In this incident with the snakes, the Israelites complained against God and Moses, especially about the food which God himself had given them. When God responded by sending poisonous snakes, the people admitted their wrongdoing and asked for mercy. But instead of taking the snakes away or giving them all healing from their snakebites, God gave them a specific way to respond to his mercy.
The people then came to Moses and said, “We have sinned by speaking against the LORD and against you. Intercede with the LORD so that he will take the snakes away from us.” And Moses interceded for the people. Then the LORD said to Moses, “Make a snake image and mount it on a pole. When anyone who is bitten looks at it, he will recover.” So Moses made a bronze snake and mounted it on a pole. Whenever someone was bitten, and he looked at the bronze snake, he recovered.Numbers 21:7-9 CSB
Jesus himself used this incident to point to his own sacrificial death on the cross:
No one has ascended into heaven except he who descended from heaven, the Son of Man. And as Moses lifted up the serpent in the wilderness, so must the Son of Man be lifted up, that whoever believes in him may have eternal life.John 3:13-15 ESV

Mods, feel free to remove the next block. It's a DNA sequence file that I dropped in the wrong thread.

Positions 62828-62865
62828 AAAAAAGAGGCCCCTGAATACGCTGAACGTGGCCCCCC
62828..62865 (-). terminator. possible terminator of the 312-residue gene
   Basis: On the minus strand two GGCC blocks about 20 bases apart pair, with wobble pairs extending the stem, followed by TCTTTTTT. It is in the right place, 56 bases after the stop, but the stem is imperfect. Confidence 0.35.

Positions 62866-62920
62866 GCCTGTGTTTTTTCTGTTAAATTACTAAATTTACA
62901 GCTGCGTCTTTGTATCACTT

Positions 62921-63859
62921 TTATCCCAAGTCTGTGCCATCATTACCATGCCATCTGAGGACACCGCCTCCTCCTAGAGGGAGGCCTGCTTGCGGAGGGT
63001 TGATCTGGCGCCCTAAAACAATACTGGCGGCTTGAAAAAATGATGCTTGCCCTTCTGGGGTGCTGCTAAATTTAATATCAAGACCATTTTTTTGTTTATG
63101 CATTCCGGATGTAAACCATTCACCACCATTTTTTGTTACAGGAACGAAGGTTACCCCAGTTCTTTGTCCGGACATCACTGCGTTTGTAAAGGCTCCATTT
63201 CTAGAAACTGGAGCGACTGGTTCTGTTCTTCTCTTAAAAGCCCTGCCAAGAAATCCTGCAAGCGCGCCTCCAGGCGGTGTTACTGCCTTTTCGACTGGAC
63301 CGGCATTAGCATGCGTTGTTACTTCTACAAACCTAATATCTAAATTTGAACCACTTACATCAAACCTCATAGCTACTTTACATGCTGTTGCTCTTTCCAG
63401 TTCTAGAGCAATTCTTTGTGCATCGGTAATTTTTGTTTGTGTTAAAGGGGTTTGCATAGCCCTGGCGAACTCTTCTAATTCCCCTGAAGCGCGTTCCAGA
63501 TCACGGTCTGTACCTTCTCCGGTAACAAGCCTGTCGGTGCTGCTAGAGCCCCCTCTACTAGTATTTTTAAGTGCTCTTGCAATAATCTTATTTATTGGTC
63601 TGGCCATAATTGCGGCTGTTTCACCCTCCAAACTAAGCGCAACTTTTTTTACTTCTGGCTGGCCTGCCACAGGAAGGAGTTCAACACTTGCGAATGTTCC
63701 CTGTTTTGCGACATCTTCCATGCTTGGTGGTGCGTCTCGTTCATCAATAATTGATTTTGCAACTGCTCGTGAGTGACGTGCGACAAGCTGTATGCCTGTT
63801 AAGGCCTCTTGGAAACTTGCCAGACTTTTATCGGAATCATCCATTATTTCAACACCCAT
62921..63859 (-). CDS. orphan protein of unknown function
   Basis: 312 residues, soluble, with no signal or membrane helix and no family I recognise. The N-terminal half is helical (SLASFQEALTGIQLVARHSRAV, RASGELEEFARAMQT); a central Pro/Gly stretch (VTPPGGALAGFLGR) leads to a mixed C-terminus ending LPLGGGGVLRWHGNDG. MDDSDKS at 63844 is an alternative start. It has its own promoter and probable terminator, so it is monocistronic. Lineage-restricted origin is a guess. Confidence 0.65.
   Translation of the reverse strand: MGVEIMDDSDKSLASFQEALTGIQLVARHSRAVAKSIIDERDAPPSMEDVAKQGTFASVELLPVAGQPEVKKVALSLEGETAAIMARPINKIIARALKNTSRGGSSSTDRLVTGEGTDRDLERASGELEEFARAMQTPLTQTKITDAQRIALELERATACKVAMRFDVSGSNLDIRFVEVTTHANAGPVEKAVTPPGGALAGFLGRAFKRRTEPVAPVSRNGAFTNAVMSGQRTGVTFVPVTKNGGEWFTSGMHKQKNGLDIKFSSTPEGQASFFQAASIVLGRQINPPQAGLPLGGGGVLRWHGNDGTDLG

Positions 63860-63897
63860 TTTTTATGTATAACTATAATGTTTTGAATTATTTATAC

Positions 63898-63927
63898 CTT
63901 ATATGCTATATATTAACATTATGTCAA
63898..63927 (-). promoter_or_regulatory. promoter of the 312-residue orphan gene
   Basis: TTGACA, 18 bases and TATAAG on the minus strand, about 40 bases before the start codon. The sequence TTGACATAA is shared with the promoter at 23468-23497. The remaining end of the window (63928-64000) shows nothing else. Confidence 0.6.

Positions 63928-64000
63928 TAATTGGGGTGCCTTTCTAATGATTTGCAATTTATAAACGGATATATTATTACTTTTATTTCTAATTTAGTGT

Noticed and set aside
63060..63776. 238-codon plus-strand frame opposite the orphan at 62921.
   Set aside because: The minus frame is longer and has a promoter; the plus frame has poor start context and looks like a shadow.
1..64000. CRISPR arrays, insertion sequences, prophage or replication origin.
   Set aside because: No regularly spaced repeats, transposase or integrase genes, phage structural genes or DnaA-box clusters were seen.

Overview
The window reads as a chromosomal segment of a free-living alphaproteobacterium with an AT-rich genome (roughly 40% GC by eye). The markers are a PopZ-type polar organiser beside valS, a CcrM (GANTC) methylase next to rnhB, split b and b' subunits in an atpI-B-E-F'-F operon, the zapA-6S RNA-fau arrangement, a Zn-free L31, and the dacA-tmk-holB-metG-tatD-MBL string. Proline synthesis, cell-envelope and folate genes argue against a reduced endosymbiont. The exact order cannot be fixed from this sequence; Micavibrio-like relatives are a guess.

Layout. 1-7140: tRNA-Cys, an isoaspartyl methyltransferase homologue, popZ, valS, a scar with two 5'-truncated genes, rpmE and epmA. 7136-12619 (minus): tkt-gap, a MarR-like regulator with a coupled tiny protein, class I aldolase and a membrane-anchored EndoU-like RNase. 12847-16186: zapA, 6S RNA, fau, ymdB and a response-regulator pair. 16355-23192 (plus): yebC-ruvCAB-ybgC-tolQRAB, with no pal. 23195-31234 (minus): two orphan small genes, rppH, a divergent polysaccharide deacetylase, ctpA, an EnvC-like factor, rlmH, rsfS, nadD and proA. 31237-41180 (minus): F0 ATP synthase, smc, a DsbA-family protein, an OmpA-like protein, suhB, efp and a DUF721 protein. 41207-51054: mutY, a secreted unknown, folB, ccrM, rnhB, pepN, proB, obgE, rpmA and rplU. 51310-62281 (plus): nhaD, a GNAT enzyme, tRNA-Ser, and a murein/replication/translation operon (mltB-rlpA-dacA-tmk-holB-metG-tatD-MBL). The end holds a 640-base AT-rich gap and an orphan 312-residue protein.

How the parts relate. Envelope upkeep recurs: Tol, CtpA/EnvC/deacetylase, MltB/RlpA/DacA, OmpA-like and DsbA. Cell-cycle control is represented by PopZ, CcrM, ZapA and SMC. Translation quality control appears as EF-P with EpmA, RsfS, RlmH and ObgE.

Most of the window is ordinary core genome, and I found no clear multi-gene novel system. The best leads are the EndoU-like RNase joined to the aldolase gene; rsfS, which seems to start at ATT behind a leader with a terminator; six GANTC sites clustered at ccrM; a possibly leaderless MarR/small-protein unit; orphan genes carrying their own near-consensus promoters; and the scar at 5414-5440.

The apostle Paul noted this incident, along with other rebellions of the Israelites, and urged Christians to learn from them:
Now these things took place as examples for us, so that we will not desire evil things as they did. Don’t become idolaters as some of them were; as it is written, The people sat down to eat and drink, and got up to party. Let us not commit sexual immorality as some of them did, and in a single day twenty-three thousand people died. Let us not test Christ as some of them did and were destroyed by snakes. And don’t grumble as some of them did, and were killed by the destroyer. These things happened to them as examples, and they were written for our instruction, on whom the ends of the ages have come. So, whoever thinks he stands must be careful not to fall. No temptation has come upon you except what is common to humanity. But God is faithful; he will not allow you to be tempted beyond what you are able, but with the temptation he will also provide the way out so that you may be able to bear it.1 Corinthians 10:6-13 CSB
The incident with the snakes demonstrates our sinfulness, God’s wrath, God’s mercy, and our response. Jesus took God’s wrath for our sin at the cross. So when we look to Jesus and trust him, his death on the cross is applied to our sin and we are totally forgiven. Jesus’s resurrection is also applied to our mortality, and we are given eternal life!
And if we’ve already looked to Jesus and received his salvation, then the incident with the snakes is just one of many examples in the Bible that can help us detect when sin is creeping into (or exploding out of) our life. When God shows us something that reveals our sin, we need to pay attention instead of trying to deny it or cover it up. God knows more than anyone the destructive nature of sin, and so he wants us to recognize it and give us the power to turn away from it.
Featured image by Giannis Panagiotatos on Unsplash.